When you are outside–especially in woodland edges where deer are known to be present–be on the lookout for the tiny deer ticks on your body or clothes. You should also check yourself thoroughly when you get home. It takes time for a tick to attach itself to your skin. Ticks roam, generally migrating upward. Larvae and nymphs live near the ground so check your ankles and legs. Adults are commonly found clinging to plants at about waist height, so carefully examine your waistline, groin area, arms, back, neck, and scalp.
When first bitten by a deer tick, there is usually no pain or reaction. Because of its small size, the deer tick's presence generally goes undetected. In most cases it bites, draws blood, and drops off. With vigilance and because an infected tick must be attached for 24 to 48 hours to transmit the spirochete, only a small percentage of tick bites result in Lyme Disease.
Removing Attached Ticks
The recommended way to remove attached ticks is to use small, pointed tweezers. Grasp, but do not squeeze, the tick where its mouth parts enter the skin and tug gently, but firmly. Sometimes, the barbed mouth parts of the tick will not let go, but be persistent and remove as much of the tick as you can. Place the tick in a container that is marked with the date, the body location of the bite, and where you think you were when the tick climbed onto you. Your doctor may find this information extremely helpful for an accurate diagnosis if symptoms of Lyme Disease appear. After the tick has been removed, disinfect the site of the bite by wiping it thoroughly with rubbing alcohol.
Indications of Early Lyme Disease
The most common early symptom of the disease is a red rash, appearing at the bite location or as a secondary rash appearing elsewhere. This generally happens about two weeks after the tick has finished feeding and has detached itself. (Surprisingly, only about half of infected individuals ever remember seeing a rash.) As the spirochetes multiply, the rash may develop into a reddish ring about the size of a silver dollar, sometimes expanding to cover an area as wide as the patient's body with a bull's-eye-like configuration (known medically as erythema migrans). It is painless, can feel warm to the touch, and blanches when pressure is applied. If left untreated, the rash may expand for several weeks, and then fade away.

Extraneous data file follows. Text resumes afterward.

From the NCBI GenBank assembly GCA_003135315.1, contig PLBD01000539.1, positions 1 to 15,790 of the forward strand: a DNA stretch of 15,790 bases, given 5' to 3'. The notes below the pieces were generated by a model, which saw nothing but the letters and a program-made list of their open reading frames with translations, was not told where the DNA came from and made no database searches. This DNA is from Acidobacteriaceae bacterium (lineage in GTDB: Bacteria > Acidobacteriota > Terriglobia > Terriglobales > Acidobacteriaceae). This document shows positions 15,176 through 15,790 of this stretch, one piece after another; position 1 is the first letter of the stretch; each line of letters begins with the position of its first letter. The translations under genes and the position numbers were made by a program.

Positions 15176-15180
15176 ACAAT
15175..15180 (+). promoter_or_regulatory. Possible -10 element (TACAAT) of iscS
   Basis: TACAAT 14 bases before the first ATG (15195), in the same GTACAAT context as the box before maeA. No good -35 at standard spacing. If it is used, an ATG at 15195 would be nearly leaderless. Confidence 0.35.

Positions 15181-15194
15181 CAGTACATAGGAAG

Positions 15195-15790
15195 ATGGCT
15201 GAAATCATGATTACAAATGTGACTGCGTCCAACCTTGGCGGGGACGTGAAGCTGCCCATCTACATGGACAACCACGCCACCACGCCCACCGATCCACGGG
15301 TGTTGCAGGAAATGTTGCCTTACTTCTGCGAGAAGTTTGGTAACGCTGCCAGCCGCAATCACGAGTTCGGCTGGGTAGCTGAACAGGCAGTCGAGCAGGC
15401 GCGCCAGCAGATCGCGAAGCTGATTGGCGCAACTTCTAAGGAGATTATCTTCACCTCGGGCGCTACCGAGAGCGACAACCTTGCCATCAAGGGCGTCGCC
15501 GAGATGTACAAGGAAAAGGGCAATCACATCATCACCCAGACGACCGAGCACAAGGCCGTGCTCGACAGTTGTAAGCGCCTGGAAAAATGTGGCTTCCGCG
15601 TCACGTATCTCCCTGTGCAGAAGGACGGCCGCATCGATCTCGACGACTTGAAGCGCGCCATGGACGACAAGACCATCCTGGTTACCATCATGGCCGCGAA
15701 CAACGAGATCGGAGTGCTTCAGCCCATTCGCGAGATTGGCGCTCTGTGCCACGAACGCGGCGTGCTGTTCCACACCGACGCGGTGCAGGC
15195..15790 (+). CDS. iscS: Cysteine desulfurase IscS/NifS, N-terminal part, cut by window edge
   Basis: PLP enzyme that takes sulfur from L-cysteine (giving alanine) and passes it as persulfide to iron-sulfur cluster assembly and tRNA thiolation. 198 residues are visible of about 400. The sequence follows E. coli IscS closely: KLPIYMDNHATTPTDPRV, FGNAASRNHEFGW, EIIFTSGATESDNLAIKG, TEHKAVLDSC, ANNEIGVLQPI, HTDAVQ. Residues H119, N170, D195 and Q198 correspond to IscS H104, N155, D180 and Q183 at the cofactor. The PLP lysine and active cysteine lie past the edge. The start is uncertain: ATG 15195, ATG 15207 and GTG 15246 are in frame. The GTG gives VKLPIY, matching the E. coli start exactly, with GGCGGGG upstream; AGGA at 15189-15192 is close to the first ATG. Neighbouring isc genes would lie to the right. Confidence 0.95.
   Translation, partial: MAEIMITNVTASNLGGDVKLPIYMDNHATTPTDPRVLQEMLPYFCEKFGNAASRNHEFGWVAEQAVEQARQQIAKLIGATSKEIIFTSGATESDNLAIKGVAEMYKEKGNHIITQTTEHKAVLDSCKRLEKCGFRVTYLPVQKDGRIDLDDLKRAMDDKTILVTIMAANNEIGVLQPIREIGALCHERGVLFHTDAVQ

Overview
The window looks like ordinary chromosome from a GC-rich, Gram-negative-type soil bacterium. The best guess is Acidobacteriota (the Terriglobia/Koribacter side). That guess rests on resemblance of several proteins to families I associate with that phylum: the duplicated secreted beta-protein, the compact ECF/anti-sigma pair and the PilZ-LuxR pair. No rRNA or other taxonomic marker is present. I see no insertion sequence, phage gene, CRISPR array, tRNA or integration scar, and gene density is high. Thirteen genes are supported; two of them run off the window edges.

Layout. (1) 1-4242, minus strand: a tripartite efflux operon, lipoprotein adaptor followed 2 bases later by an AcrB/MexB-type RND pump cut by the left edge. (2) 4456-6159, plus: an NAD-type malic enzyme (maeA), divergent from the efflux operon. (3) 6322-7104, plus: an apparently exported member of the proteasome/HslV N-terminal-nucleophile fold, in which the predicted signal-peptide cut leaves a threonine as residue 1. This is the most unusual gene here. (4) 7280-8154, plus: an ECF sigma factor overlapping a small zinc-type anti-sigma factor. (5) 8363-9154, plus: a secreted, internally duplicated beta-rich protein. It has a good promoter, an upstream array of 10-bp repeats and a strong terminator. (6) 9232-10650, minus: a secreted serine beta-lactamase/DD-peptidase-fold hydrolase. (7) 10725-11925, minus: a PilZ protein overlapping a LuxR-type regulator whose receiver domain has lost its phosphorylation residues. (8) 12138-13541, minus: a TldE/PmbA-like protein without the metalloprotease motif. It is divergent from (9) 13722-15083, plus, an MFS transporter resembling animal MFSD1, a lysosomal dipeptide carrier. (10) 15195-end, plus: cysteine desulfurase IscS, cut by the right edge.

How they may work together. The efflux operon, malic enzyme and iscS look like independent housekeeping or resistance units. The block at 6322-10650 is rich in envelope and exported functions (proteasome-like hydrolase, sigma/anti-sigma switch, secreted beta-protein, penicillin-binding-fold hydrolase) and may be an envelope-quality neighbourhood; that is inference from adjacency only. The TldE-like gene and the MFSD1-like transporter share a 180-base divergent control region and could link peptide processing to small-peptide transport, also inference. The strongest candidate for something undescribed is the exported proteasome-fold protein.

Typically, within a week or two of being bitten by an infected deer tick, Lyme Disease causes mild flu-like symptoms (fatigue, fever, chills, stiff neck, aches and pains, sore throat, or headaches). Individuals who have had a deer tick bite accompanied by a rash or flu symptoms should promptly consult a physician since medical attention during its primary stages can put a quick end to Lyme Disease.
Symptoms of the Advanced Disease
After the illness has become chronic–weeks to several months following the bite–signs of the untreated disease can include problems involving the heart, joints, or nervous system. Also, such symptoms may include dizziness, weakness, and an irregular heartbeat. Nervous system problems are characterized by intermittent headaches, difficulty in concentrating and sleeping, irritability, and poor coordination. Some people develop weakness of facial and other muscles.
If left untreated, symptoms may also include joint pain and swelling. The pain may occur in a single joint (most commonly in the knees), go away after a few days to a few weeks, and reappear elsewhere. During this stage, the disease can be easily misdiagnosed as arthritis. Though movement can be extremely painful, usually any damage done to cartilage or bone is reversible. The disease can be readily treated, even at this stage.
After many years--a decade or more following infection--Lyme Disease can severely damage the brain and other nervous tissues, sometimes mimicking Alzheimer's disease or Multiple Sclerosis. Recurring episodes of arthritis may result in erosion of the cartilage of the joints of the long bones. Medical treatment this late in the disease is difficult and may not be successful.
Diagnosis and Treatment
Lyme Disease is frequently difficult for physicians to diagnose because its symptoms can occur in such varied combinations. In some people, the tell-tale rash never appears. Other people who do not experience a rash or neurological problems may have joint swelling and pain as their first symptoms. However, with medical research has come the development of a special blood test that identifies antibodies produced by the body's immune system as it defends against the multiplying spirochetes. A test is also available to confirm whether or not a tick is carrying the Lyme Disease spirochetes. So if you have the tick that bit you, tell your doctor. Knowing that a person has been bitten by a deer tick, doctors (in areas where Lyme Disease is well-established) may elect to initiate treatment without waiting for laboratory confirmation. In such situations, a doctor's decision to initiate treatment depends on an examination of the physical evidence, symptoms, and the patient's recollections.